Alaska Gold Rush Renaissance

By Dave Brown – Exclusive to Gold Investing News

Gold exploration in Alaska has a rich and vibrant history predating the actual purchase of the territory from Russia on March 30, 1867, for $7.2 million at about two cents per acre.  Although the oil and gas industry currently dominates the Alaskan economy, with more than 80 percent of the state’s revenues derived from petroleum extraction, the overall mineral wealth in the state is considerable.  The state is host to large quantities of coal, iron, silver, lead and copper with nearly 65 percent of total U.S. zinc production coming from Alaska. It remains the second largest producer of gold in the United States with approximately 24,000 kilograms commercially mined last year.

Gold mining production actually started from placers southeast of Juneau, Alaska in 1870. Areas near Fairbanks, Juneau, and Nome are responsible for most of Alaska’s historical and current gold production; although, gold is found throughout the area.

General Investment Climate

The current administration continues to provide a favorable business climate for statewide mineral industry growth with a fair and stable taxation and fee structure, and a progressive regulatory structure.  In the most recent Fraser Institute’s Survey of Mining Companies: 2010 Mid-Year Update, Alaska has demonstrated a modest improvement within the top quartile to move slightly ahead of both Nevada and Wyoming.  Its introduction into the top 10 worldwide jurisdictions underscores Alaska’s premiere position among American states. The survey is based on the opinions of mining executives representing 429 mineral exploration and development companies on the investment climate of 51 jurisdictions around the world and was conducted following the global recovery in commodity prices and the introduction of new regulatory hurdles and taxation in many jurisdictions.  The state government’s direct support through incentives, information, and technical support provides a valuable asset for gold mining companies active in mineral development and overall investment prospects.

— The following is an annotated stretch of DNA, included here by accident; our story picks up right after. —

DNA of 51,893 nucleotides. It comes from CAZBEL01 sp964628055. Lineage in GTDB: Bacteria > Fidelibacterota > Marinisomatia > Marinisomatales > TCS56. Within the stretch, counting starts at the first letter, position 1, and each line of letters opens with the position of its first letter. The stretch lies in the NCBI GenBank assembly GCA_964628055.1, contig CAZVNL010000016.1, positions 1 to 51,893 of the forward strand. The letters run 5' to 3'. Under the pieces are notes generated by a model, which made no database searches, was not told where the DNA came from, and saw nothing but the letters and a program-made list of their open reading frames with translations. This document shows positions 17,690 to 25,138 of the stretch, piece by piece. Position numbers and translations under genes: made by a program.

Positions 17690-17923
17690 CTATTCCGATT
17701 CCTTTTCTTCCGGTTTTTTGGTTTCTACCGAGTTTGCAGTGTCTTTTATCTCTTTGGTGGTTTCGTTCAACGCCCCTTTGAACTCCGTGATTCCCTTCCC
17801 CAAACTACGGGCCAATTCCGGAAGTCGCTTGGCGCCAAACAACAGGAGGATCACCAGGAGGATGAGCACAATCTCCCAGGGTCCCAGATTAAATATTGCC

Mining and Exploration Activity

Fort Knox